Let me give you a clear caveat: I do not suggest taking my experience at all to business-oriented photographers or individuals, unless you are dying for a spontaneous adventure. Joshua Tree National Park was the perfect example of just going with the (creative) flow.
Yesterday (July, 12, 2022) I had an emotional trap on what can I do with my travel photography during the summer. Sure: that season screams for vacation especially for those who traditionally have kids out of school and are on their lengthy break. Personally, I dislike venturing into areas that ask for over-the-top crowdedness. As a highly sensitive introvert this is too chaotic for my work environment unless I can securely plan a week of absolute vacation.
Living in Southern California I am blessed to be around different geographical places where I do not have to spend more than 3 hours with traffic involved. The Palm Springs region was one I keep eyeing on since my last visit there was in 2016. Additionally, I made an educated guess that desert heat may not be welcoming to beach-hungry visitors, let alone traveling on a Tuesday. So I spontaneously and luckily booked a cute AirBnb stay -- low price and it had the private stay which I heavily preferred -- and 6 hours later I was a little over 100 miles east of my home.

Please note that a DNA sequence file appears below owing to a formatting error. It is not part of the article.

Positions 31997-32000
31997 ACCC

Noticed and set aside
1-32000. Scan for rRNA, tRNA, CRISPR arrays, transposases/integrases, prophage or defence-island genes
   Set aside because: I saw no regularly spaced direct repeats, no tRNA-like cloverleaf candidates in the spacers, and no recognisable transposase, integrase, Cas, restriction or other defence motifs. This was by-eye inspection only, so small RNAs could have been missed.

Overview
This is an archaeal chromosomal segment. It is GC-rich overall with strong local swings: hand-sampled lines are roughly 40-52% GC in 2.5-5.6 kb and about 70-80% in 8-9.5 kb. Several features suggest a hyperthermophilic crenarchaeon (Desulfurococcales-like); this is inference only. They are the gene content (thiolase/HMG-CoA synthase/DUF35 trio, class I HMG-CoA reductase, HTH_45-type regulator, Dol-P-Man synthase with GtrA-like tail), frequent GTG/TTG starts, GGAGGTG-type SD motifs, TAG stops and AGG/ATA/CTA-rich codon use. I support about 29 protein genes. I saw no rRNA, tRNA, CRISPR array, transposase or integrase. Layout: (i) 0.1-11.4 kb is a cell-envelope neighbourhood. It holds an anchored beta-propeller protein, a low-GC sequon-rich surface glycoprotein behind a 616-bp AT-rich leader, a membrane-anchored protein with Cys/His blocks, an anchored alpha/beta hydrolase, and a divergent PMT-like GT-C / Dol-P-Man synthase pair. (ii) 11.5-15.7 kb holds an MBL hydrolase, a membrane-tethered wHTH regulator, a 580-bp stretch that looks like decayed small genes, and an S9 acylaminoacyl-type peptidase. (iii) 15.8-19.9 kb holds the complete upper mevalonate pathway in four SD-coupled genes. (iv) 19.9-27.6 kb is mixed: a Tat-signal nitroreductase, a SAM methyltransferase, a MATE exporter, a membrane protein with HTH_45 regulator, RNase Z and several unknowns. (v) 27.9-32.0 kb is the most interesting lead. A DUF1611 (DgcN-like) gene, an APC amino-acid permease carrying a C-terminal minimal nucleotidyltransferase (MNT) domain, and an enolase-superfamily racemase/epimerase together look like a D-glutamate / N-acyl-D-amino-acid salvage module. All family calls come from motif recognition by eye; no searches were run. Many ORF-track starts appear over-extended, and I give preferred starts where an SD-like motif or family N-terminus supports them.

Even with the spontaneity primarily taking role there was a small portion of planning I needed to employ. Right after my booked AirBnb stay I looked at Google Maps and noticed that Joshua Tree National Park was about an hour drive from my one-night retreat. I was more drawn to visit this U.S. and California treasure than to scout at Palm Springs (especially when over 110 degrees Fahrenheit was on the weather forecast). I thus plugged this national spot into my quickly written itinerary and eventually made the visit happen at about 5 in the morning the next day.
I got the shots I needed and craved for. However, the unrelenting attraction of bees towards me and my white-colored sedan forced my time to cut shorter than I wanted, which was a blessing in disguise. The rising sun would pose a photographic challenge between the trees and the rocky mountains since this trip was short and spontaneous, while the temperature continued to climb. I then left the Palm Springs area around the time I needed to check out AirBnb anyway.
I am beyond appreciative and lucky to experience Joshua Tree National Park and the Palm Springs area in a short and mostly unplanned period of time. At the same time, I learned from this trip that planning -- especially long-term -- is still a crucial and essential part of both business and life.